The International Business Times on Tuesday, July 12, published an interview conducted with Farzad Madadzadeh, a former political prisoner in Iran who escaped Iran and travelled to Europe last year.
Sitting on a concrete bollard outside a Paris conference hall, Farzad Madadsadeh, an Iranian dissident and former prisoner of the Iranian regime, is a reserved figure.
The 31-year-old former cab driver from Iran’s East Azerbijan province scratches the already flaking skin on his hands as he recounts the six-year story of his imprisonment in the jails of the Islamic Republic’s intelligence services, the abuse he was subjected to and the deaths of his brother and sister in exile in Iraq.
“Each night I didn’t know if tomorrow evening I would still be alive or if I would be dead. It is hard to describe those conditions because you don’t know what’s going to become of you,” he says, eyes fixed firmly on the ground.
Farzad was arrested in Tehran by Iranian security services in 2009 for his links to the country’s underground resistance and in particular for his work with the People’s Mohajideen Organisation of Iran (PMOI).
The PMOI, which first sought to overthrow the Shah of Iran in the 1970s and now looks to topple the theocracy imposed by Ayatollah Khomeini following the country’s 1979 revolution, is a banned organisation in the Islamic Republic. Links to the group can result in a death sentence in the country’s politicised courts.
For his work with the underground, passing on information from Iran to the PMOI’s leadership exiled in France, Farzad was bundled into a van at gunpoint to Ward 209 of Evin Prison. As far as the Iranian government is concerned the facility, run by the Iranian secret service agency, does not exist but it is infamous as a political prison where dissidents are interrogated, tortured, held without charge and made to endure long periods of solitary confinement.
Two or three times a week throughout his 10-month incarceration in Ward 209 Farzad would be interrogated for in excess of 12 hours at a time. Six months of his time there was spent in solitary confinement.
“I was constantly tortured both psychologically and physically,” Farzad says. “There were three agents that would kick me around like football, each one in turn, one by one,” he adds.
At the time Farzad was told he would be executed, without charge, if he did not publicly denounce the resistance movement on state television. He also would see others the intelligence services sought to break endure even worse torture.
He explains that electrocution with a taser gun and beatings to the soles of the feet with wooden sticks were common. “One of my friends, on his back, they had burned him with cigarettes,” he adds. Of the ordeals they endured, however, Farzad says long periods in solitary confinement were the most feared, as they deprived detainees of the support of fellow prisoners. “Sometimes you know it is really better that you get beaten than spend time in solitary confinement,” he says.
Eventually Farzad did face trial, a process he describes as “a mockery and a show”. Over the course of a five-minute hearing, where he was given no chance to defend himself, he spoke only to confirm his name. Sentenced to five more years in prison, Farzad felt relief at not being given the death penalty in a country that the UN reports year in, year out, carries out more executions per capita than any other state on earth.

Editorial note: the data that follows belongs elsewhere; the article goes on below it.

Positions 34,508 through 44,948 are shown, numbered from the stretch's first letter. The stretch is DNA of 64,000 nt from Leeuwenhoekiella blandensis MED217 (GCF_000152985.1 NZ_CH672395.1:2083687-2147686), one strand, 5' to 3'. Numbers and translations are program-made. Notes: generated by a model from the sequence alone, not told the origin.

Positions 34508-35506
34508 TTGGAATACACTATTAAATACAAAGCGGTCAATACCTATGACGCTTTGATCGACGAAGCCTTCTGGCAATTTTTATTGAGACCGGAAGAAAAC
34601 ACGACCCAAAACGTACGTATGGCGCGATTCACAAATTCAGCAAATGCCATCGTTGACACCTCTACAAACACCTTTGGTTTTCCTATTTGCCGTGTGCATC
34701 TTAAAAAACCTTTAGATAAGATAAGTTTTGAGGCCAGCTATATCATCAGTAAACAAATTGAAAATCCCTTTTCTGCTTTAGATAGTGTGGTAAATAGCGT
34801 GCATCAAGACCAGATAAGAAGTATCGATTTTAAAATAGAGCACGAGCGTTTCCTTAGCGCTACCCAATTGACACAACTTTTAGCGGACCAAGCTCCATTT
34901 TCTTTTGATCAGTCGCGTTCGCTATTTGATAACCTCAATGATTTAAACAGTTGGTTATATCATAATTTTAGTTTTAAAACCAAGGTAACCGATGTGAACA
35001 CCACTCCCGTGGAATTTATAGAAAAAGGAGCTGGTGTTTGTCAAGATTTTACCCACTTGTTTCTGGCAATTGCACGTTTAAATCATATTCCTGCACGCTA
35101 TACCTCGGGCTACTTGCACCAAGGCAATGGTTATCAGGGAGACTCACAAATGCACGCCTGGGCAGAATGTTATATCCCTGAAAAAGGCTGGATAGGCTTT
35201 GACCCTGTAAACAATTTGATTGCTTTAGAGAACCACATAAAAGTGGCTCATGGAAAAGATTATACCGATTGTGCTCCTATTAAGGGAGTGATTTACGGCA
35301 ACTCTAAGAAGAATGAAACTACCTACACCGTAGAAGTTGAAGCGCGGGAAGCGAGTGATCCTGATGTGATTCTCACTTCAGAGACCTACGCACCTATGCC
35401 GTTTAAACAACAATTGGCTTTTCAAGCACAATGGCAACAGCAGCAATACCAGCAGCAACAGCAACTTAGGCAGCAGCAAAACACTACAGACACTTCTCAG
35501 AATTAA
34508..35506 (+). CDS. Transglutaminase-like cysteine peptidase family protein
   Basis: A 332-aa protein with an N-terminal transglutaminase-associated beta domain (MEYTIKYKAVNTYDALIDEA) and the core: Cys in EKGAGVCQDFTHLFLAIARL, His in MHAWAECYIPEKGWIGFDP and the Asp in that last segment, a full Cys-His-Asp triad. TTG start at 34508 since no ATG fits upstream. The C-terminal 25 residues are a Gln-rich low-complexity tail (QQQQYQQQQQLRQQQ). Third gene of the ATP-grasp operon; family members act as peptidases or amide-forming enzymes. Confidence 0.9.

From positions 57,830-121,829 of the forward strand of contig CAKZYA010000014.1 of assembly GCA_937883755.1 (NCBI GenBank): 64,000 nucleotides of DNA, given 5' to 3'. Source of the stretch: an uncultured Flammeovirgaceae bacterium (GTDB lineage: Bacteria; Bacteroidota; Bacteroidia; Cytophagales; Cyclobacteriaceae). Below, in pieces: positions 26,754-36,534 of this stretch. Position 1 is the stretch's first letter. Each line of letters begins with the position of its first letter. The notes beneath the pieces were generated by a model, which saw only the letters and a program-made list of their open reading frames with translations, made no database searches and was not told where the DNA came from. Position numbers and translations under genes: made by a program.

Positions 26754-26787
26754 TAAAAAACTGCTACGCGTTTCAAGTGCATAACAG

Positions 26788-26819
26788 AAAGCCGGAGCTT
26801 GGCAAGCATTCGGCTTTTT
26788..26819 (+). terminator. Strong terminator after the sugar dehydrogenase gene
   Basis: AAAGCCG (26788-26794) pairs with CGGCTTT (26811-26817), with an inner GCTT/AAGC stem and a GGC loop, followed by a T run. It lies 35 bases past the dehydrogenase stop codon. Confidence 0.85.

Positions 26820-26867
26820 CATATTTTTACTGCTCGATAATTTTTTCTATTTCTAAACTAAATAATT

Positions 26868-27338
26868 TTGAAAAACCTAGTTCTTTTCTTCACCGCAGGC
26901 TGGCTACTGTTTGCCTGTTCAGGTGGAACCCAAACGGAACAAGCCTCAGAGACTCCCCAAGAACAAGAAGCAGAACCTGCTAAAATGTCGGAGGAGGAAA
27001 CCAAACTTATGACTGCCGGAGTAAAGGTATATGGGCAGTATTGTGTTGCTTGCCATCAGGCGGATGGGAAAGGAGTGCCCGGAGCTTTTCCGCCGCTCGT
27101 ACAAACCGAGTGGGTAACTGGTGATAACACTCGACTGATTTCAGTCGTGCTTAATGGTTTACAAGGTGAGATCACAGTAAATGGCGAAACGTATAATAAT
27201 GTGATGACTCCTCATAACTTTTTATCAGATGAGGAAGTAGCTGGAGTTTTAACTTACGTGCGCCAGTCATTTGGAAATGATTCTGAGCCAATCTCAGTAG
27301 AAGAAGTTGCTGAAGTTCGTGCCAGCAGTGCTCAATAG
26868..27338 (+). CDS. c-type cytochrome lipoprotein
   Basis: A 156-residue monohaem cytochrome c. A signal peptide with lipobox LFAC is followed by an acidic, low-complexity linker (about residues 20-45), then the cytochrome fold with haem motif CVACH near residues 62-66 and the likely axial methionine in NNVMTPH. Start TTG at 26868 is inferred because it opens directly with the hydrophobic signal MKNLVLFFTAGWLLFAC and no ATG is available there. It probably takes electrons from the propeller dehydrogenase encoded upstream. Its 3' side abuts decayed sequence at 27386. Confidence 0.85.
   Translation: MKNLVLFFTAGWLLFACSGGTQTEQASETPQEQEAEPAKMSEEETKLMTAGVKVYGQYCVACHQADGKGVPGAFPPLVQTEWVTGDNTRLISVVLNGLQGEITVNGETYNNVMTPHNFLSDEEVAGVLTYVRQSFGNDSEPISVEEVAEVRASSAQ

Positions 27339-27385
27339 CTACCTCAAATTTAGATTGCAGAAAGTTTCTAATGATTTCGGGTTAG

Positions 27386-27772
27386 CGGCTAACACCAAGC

“In reality I had prepared myself for the scenario,” he says. “Whatever came, I believe in order to achieve freedom, you have to pay the price.”
Inside the general population of the regime’s prisons, Farzad would continue to witness abuse, beatings and the execution of prisoners convicted as minors. However, he would be returned to Ward 209 as another tragedy befell him outside the confines of his prison cell.
As Farzad drifted towards the resistance, his brother and sister become had also become politicised. The pair had opted to travel to join other members of the PMOI in exile in Iraq at the group’s former military base at camp Ashraf. Disarmed under a truce with occupying US forces in 2009, the camp’s 3,400 residents were guaranteed protection under the Geneva Convention.
When the camp was handed over to the Iraqi government and the pro-Iranian administration of Nouri al-Maliki, Ashraf increasingly became a target. In April 2011 Farzad’s brother and sister became caught up in what US Secretary of State John Kerry would later refer to as “a massacre”.
Thirty-four people were killed at the camp when Iraqi troops opened fire on the residents, herding them into position using armoured personnel vehicles. Farzad later saw footage of the attack. “They slaughtered them in that camp,” he says.
The attack on the camp and a small service that inmates held in commemoration of the dead at Ashraf landed Farzad back in the hands of the intelligence services and returned to Ward 209. The beatings would resume, as would the attempts of a forced confession.
“They had gone and through their agents and killed my brother and sister,” he says with a bitter laugh. “And even then, they would come and interrogate me and try to pressure me to go on to television and speak against my own brother and sister who had been killed,” he adds.
Farzad was released in 2014 when his sentenced ended and after a year of hassle from the security services and refusals for job permits, he decided to flee Iran though his connection to the PMOI. Farzad has requested that details of how he was smuggled out of the country and finally to France not be revealed in case they jeopardised other activists.
Now in France, he remains dedicated to a free Iran. “My life now is for the overthrowing of the regime in Iran,” he says. “It is not so important for me necessary that I will see that freedom myself. What is important is that Iran becomes free.”